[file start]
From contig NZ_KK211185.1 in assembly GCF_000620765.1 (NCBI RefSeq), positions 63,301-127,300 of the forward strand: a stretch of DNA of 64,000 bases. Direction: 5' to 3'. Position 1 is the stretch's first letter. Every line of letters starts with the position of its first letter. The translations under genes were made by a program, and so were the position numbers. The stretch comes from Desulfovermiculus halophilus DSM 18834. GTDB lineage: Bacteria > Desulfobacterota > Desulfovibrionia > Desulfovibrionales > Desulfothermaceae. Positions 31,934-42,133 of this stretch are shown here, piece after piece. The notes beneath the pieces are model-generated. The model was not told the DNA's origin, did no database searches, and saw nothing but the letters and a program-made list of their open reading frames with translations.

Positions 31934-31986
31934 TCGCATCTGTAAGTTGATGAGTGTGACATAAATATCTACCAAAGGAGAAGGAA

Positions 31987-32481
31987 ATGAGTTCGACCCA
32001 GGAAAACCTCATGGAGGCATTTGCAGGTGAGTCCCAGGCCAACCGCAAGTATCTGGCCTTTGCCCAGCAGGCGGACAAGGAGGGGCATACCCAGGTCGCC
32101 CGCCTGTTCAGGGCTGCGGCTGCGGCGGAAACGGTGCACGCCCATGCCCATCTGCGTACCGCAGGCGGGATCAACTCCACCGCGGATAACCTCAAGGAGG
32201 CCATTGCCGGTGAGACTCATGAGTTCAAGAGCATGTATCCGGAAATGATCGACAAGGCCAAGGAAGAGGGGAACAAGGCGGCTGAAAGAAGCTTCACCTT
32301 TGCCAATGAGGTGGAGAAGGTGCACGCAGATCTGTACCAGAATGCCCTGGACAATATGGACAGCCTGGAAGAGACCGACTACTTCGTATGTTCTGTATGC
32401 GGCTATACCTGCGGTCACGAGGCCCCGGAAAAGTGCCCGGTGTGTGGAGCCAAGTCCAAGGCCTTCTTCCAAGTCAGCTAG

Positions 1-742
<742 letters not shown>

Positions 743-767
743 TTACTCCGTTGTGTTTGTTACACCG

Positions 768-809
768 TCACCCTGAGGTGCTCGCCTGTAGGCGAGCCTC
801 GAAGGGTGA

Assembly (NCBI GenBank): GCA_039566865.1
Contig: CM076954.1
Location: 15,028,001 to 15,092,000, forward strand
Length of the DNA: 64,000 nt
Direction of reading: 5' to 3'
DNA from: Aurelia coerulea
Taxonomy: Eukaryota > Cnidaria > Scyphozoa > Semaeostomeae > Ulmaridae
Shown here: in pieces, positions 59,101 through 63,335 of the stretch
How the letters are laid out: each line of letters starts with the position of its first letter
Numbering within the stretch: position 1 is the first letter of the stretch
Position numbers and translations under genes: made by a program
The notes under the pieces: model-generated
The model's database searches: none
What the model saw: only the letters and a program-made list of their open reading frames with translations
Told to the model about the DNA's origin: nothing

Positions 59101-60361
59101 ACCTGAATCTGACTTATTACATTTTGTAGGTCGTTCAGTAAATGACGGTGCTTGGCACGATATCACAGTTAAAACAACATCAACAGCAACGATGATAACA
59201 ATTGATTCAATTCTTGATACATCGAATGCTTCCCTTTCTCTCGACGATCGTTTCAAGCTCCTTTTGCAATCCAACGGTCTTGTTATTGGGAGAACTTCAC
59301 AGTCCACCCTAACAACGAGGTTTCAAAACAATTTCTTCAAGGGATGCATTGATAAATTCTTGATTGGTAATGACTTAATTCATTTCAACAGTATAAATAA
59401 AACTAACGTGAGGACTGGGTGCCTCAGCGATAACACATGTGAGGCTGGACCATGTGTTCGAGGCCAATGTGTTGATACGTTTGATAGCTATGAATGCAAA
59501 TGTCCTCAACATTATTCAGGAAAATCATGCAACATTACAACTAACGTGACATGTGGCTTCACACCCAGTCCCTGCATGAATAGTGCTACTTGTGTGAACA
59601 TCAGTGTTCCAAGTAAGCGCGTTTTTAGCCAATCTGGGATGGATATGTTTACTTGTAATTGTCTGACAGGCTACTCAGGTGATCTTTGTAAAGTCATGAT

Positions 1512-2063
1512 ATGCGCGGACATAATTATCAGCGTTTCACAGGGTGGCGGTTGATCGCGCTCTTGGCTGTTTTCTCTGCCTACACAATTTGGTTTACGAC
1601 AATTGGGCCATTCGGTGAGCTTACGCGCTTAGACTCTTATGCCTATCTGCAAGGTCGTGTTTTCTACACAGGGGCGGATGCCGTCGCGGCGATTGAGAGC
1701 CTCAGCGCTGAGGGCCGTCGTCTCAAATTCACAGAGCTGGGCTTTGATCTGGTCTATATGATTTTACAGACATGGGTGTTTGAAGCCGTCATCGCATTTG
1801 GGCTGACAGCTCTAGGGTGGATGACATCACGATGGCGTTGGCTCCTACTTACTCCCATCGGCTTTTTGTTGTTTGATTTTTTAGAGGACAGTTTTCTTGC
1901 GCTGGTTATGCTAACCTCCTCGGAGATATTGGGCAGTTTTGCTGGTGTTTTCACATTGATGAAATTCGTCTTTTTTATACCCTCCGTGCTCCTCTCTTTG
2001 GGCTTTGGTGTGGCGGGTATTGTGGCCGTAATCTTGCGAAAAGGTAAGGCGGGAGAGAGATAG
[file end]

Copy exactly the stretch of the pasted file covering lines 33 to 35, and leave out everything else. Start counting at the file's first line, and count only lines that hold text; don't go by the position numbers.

Positions 59101-60361
59101 ACCTGAATCTGACTTATTACATTTTGTAGGTCGTTCAGTAAATGACGGTGCTTGGCACGATATCACAGTTAAAACAACATCAACAGCAACGATGATAACA
59201 ATTGATTCAATTCTTGATACATCGAATGCTTCCCTTTCTCTCGACGATCGTTTCAAGCTCCTTTTGCAATCCAACGGTCTTGTTATTGGGAGAACTTCAC